Analyst firm Gartner has added its weight to the criticism of database giant Oracle's sales teams, accusing them of over-selling licences to prop up flagging revenues.
In a statement, Gartner said it believed "Oracle sales staff had inappropriately imposed extra licence fees" on some customers.
According to the analyst, the sales reps have used software licences to squeeze more money from customers.
Gartner claims that this has been achieved through tactics such as limiting the choice of whether to adopt processor-based or named-user pricing.
Other methods, the analysts claim, have included selling more licences than users need, and giving lower than anticipated discounts on these volume purchases.
Gartner also reported that it had received complaints from customers who had been asked to pay for additional named-user licences.
The analyst said customers using data warehouses from Cognos and Brio Software had been asked to pay for extra Oracle licences even though the data had been removed from the Oracle environment.
"Enterprises should be wary of any additional costs levied," said Gartner.
Oracle has been quick to distance itself from any unscrupulous sales practices. The management "does not condone or encourage this type of sales force behaviour", it said in a statement.
The company has done a lot to counter accusations of having an aggressive sales policy, according to Ronan Miles, Oracle UK User Group chairman.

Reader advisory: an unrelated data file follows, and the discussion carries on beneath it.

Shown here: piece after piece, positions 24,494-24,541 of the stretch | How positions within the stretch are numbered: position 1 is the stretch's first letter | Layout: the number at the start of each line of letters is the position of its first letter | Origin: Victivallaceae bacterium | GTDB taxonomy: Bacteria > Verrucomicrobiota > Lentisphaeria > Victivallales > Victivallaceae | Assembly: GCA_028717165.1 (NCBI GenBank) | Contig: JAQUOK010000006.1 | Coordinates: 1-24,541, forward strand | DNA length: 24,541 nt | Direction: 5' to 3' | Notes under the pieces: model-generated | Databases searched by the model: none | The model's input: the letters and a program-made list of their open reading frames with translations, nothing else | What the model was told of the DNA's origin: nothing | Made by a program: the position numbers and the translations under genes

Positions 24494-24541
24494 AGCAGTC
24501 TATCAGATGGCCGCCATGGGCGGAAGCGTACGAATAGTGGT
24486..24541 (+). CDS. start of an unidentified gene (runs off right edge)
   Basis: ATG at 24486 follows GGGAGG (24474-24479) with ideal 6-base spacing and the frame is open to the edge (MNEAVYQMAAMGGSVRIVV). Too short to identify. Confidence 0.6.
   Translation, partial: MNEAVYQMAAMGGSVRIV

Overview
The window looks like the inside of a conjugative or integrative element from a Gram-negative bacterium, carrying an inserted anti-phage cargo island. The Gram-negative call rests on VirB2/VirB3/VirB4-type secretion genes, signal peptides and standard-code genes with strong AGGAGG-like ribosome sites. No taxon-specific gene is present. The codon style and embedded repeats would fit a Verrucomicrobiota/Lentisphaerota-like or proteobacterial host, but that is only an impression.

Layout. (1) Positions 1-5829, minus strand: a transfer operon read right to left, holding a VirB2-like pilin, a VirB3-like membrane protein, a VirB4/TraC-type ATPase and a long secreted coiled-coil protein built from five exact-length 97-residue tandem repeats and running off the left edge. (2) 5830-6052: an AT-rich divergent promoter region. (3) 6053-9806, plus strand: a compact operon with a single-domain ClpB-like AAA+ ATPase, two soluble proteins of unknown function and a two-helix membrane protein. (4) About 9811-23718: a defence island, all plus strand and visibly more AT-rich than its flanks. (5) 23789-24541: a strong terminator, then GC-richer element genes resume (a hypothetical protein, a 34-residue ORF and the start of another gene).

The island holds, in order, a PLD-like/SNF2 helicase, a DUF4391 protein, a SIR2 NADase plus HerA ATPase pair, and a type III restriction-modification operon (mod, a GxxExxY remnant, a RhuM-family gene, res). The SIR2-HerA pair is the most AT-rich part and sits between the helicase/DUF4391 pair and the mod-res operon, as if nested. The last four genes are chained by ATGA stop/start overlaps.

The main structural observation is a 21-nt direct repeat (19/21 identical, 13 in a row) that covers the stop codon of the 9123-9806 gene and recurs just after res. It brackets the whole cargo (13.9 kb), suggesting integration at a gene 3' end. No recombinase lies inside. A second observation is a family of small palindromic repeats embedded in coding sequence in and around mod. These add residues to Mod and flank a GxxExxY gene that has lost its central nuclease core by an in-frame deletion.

Previously, there had been a culture where getting the sale was "the be all and end all", but such practices were "no longer standard", he said, adding that, in his experience, customers had been "dealt with properly" when they had a complaint.
In a statement, Oracle insisted that there was no orchestrated campaign to drive up licence revenues.
"It is a top priority for our sales force to always consider customers' needs first, regardless of the economic climate," the company said. But Oracle was unable to provide a spokesman to discuss this matter further.
In its most recent accounts, for the period ending February 2002, Oracle reported a significant drop in revenues, down from £780m in 2001 to £549m in 2002. For the year to date, revenues were down by nearly half a billion pounds.
Another analyst firm, Meta Group, had also warned Oracle users that some were being charged for additional licences. "Oracle has made it clear that sales reps do not understand their own licensing terms," said Charles Garry, program director at Meta.
Jacqueline Woods, Oracle's vice president in charge of pricing, denied that the company had changed its terms, claiming that some customers had "unintentionally mis-licensed themselves".
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